Inside the Gates: JBER dental lab jumps to new tech
The Joint Base Elmendorf-Richardson dental lab has started using computers, scans and special machines to start milling tooth replacements in-house, rather than make them by hand or order them from the Lower 48.
"Lately we've really been pushing the idea of a same-day crown," said Staff Sgt. Daniel Longar, a dental lab technician. "The patient comes in the morning, the dentist cuts back all the rotten portions of the tooth and from there they take a scan."
The dentist scans the person's teeth and with that scan, the technicians can make a new tooth.
"That way we can get them back flying or whatever mission they need to do," Longar said.
The process used to take days to weeks, taking service members away from their duties for longer. The lab's newer setup has been in place for about two years.
Now, instead of the patient wearing a temporary for days or weeks, which can become quite uncomfortable, the patient can now leave the clinic with a new crown. If someone needs dental work, they can't deploy or do thier job.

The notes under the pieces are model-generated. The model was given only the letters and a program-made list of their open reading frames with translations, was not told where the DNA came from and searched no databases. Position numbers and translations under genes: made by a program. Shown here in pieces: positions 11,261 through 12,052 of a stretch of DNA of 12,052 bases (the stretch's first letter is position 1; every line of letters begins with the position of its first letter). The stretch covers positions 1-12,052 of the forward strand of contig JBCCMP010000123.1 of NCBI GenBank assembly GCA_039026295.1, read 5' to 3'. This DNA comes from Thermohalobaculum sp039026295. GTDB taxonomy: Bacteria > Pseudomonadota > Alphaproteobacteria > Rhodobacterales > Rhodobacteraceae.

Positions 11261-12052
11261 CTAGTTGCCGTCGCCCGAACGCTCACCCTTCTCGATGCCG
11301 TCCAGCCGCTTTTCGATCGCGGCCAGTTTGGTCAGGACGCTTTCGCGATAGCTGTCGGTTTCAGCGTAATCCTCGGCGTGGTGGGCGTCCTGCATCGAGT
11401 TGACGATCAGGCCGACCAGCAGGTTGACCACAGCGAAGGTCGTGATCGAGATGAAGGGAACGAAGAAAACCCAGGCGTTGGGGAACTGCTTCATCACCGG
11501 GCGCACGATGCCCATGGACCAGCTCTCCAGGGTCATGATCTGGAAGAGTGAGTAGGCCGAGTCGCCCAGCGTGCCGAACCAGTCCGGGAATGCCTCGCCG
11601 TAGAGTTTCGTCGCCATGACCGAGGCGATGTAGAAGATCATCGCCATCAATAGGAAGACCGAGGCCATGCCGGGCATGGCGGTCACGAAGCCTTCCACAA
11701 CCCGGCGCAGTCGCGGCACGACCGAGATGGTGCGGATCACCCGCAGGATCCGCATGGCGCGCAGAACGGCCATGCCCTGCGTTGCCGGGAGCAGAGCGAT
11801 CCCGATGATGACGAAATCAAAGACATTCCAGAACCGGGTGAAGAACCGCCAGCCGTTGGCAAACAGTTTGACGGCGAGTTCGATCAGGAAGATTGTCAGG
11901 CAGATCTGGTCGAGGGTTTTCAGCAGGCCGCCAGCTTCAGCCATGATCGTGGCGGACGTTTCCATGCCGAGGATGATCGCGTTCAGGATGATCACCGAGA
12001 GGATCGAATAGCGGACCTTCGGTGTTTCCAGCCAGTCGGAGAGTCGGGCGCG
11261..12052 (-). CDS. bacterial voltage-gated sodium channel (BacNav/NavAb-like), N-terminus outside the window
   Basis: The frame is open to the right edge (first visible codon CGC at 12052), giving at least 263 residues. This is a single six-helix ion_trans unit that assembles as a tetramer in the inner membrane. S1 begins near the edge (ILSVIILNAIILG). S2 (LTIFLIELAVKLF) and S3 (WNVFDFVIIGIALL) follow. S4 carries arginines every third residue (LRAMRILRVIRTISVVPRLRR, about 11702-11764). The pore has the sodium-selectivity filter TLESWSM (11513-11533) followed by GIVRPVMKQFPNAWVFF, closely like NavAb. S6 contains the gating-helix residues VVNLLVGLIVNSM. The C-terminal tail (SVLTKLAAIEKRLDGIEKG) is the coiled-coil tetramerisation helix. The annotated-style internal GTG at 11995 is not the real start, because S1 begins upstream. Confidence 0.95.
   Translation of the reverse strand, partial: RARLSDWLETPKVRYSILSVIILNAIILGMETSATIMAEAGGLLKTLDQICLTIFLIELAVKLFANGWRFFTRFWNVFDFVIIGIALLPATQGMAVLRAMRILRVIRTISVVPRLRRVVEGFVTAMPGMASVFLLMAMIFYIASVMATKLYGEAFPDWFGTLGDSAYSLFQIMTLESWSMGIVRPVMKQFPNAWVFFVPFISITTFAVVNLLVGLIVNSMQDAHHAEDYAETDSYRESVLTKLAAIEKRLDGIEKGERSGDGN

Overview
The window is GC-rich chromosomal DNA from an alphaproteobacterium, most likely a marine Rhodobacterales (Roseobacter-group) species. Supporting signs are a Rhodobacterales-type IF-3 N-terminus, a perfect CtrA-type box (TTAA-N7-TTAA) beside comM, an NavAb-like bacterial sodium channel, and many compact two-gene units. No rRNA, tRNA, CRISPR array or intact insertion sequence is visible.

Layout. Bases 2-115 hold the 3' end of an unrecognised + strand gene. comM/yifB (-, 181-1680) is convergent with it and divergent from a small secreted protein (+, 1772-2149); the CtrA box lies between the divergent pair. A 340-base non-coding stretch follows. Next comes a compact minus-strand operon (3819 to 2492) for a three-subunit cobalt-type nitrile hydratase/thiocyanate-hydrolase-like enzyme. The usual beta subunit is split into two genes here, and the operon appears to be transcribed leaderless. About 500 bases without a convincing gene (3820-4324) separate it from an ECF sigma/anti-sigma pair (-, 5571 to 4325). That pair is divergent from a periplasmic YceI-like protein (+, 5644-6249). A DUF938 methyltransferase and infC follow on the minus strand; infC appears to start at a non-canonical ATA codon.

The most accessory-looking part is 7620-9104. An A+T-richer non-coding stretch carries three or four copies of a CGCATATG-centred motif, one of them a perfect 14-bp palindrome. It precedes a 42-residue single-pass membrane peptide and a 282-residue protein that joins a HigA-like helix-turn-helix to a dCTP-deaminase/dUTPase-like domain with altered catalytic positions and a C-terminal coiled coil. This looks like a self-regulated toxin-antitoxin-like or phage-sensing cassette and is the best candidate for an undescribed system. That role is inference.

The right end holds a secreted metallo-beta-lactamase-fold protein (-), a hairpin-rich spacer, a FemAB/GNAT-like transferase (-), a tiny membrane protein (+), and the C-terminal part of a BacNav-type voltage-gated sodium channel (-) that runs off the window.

"They can't deploy because they are not medically ready," said another technician, Sgt. Gabriele Tulao. "It's what we do to do our mission, to make sure they are medically ready to deploy and fit to fight."
Dental issues can cause airmen to be considered Class 3 cases -- meaning they are grounded and can't get into a plane or be deployed.
"Instead of being grounded for 14 days," Longar said, "now we can get them back into the airplane in half a day. If there's a problem we can fix it."
Not only do the staff of six at the clinic design tooth replacements specifically to patients' needs, they also hand-paint the glass, porcelain or crystal replacements to match patients' current teeth.
"It's kind of like arts and crafts," Tulao said. "Patients' teeth come in all kinds of colors."
Creating the perfect bite, to protect replacements, also takes fine work.
"We have to create the restoration in a way that the contact isn't too strong causing it to shatter," Longar said. "Also, it needs to give them enough force to chew."
It means a lot to the staff to get the job done quickly.
"Here in Alaska, we try to do everything in-house, because shipping something to the Lower 48 and waiting two weeks or longer to get it back, that's really tough," Longar said. "That means our people are unable to fill their job for that time."
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